KIEFER, J. FRANK
KIEFER, J. FRANK (1833–1909). J. Frank Kiefer, Baptist evangelist and medical doctor, was born on August 13, 1833, in Milheim, Prussia, into a Catholic family. One of his older brothers settled in Texas, and Kiefer sailed to Galveston in 1850 to join him. He moved to Independence in early 1851, joined the Independence Baptist Church there, and was baptized on June 6, 1854. Kiefer began working as a minister among the German people of Washington County in 1855 and was licensed to preach by Independence Baptist Church a year later. He entered Baylor University at Independence as a student in 1857 and also taught German, but he never completed his degree. He married Amanda M. Allen of Huntsville on April 19, 1858, and they had thirteen children.
In 1858–59 Kiefer was a missionary to German Texans for the Baptist State Convention of Texas; he was ordained at Independence Baptist Church on December 19, 1858. He organized the first German Baptist congregation in Texas, the Ebenezer (now Greenvine) German Baptist Church in Burton on October 20, 1861, and served as pastor until 1867. Expecting the missionary board to be crippled by the Civil War, Kiefer studied at Galveston Medical School. After receiving his diploma in March 1867 he practiced medicine and preached on Sundays in Harris County for a year. He later gave up his medical practice because it took up too much of his time. In 1868 he was a missionary for the Union Baptist Association, and the following year, on November 20, he and Rev. Frank J. Gleiss organized Cedar Hill Baptist Church in Washington County. The home-mission board of the Southern Baptist Convention paid Kiefer's salary in 1876 to raise funds for the Indian, German, and Mexican missions in Texas.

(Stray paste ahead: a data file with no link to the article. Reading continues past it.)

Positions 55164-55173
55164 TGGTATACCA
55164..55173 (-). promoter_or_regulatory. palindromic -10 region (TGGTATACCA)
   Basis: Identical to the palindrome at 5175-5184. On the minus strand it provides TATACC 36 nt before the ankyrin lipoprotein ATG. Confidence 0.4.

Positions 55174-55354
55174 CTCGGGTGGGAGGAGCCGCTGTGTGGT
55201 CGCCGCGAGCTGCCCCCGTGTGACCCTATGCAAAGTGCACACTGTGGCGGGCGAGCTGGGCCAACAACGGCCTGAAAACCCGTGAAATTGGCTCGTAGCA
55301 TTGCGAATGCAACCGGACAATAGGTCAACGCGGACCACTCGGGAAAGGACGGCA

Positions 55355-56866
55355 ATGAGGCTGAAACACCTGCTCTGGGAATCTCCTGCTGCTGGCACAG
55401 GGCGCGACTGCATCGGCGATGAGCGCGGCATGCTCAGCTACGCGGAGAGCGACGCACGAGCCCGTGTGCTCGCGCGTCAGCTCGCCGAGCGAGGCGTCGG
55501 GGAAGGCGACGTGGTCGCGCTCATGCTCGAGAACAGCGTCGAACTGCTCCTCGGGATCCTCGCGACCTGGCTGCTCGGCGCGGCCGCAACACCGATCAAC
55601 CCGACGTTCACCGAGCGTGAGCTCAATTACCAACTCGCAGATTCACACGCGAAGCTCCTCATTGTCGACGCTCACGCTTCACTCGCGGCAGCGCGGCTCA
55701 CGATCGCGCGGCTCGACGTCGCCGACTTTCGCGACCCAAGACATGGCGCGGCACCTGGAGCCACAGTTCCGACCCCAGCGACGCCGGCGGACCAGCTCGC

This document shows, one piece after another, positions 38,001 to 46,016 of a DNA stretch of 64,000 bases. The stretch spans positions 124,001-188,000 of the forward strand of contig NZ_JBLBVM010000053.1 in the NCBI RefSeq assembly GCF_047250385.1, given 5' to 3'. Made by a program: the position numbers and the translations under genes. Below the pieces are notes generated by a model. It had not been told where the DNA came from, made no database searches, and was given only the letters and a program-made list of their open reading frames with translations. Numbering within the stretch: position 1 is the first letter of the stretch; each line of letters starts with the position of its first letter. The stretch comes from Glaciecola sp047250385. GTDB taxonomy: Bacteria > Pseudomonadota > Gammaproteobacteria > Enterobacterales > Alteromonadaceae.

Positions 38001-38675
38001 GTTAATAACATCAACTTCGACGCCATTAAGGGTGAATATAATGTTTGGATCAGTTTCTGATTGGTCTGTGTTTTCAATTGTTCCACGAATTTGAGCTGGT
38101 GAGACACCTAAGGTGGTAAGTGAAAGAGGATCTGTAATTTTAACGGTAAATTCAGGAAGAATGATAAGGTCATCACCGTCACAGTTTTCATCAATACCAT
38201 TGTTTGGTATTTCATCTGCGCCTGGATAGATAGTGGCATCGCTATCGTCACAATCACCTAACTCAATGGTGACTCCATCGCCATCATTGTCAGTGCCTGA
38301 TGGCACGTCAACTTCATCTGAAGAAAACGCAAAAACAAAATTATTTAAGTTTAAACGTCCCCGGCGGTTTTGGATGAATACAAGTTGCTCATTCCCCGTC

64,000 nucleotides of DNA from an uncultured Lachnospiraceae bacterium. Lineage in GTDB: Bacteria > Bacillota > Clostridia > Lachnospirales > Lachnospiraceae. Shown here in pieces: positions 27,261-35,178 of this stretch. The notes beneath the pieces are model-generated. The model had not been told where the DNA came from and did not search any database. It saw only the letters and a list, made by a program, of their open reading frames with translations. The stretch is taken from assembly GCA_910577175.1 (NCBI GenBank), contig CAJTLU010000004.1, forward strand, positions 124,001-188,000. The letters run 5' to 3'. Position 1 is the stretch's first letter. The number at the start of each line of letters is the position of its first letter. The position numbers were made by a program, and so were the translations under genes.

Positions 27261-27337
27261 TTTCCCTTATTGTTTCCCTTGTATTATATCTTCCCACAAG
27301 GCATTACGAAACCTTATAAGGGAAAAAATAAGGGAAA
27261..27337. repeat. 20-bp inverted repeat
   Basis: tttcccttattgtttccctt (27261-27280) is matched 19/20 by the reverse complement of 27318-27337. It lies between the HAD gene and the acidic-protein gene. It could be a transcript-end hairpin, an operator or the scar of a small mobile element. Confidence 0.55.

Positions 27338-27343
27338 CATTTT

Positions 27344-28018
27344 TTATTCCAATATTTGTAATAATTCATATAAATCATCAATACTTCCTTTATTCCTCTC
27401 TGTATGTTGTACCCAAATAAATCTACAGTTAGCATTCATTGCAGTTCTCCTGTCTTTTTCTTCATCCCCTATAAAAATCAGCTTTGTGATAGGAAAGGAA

About 1880 Kiefer invented a purgative, the Kiefer Pill, and opened the Kiefer Pill Company at Independence. Pill sales and special donations financed his work in Europe. Four weeks after assisting William E. Penn with a revival in August 1881, Kiefer had sold his farm and begun the first of four winter trips to Germany and Russia for revivals. In 1884 Waco University granted him an honorary doctorate of divinity. By August 1889 he had moved his family to Roby. His wife died on January 6, 1899, and he married Mrs. Eugene Evans, a widow, on June 19, 1900. In 1902 he was serving as a minister, doctor, and Fisher County health officer. He died in Abilene on November 25, 1909, and was buried in Roby Cemetery.
Texas Baptist Herald, October 12, 19, 1876, February 26, 1880, January 26, 1882, August 14, 1889, June 18, 1890. Texas State Journal of Medicine, February 1910.
Image Use Disclaimer
All copyrighted materials included within the Handbook of Texas Online are in accordance with Title 17 U.S.C. Section 107 related to Copyright and “Fair Use” for Non-Profit educational institutions, which permits the Texas State Historical Association (TSHA), to utilize copyrighted materials to further scholarship, education, and inform the public. The TSHA makes every effort to conform to the principles of fair use and to comply with copyright law.
For more information go to: http://www.law.cornell.edu/uscode/17/107.shtml
If you wish to use copyrighted material from this site for purposes of your own that go beyond fair use, you must obtain permission from the copyright owner.
The following, adapted from the Chicago Manual of Style, 15th edition, is the preferred citation for this article.Handbook of Texas Online, Samuel B. Hesler, "Kiefer, J. Frank," accessed February 13, 2016, http://www.tshaonline.org/handbook/online/articles/fki48.
Uploaded on June 15, 2010. Published by the Texas State Historical Association.
Get Texas history everyday,
with day by day
Each day's email tells a little bit more of the story of Texas and links to our collection of more than 27,000 articles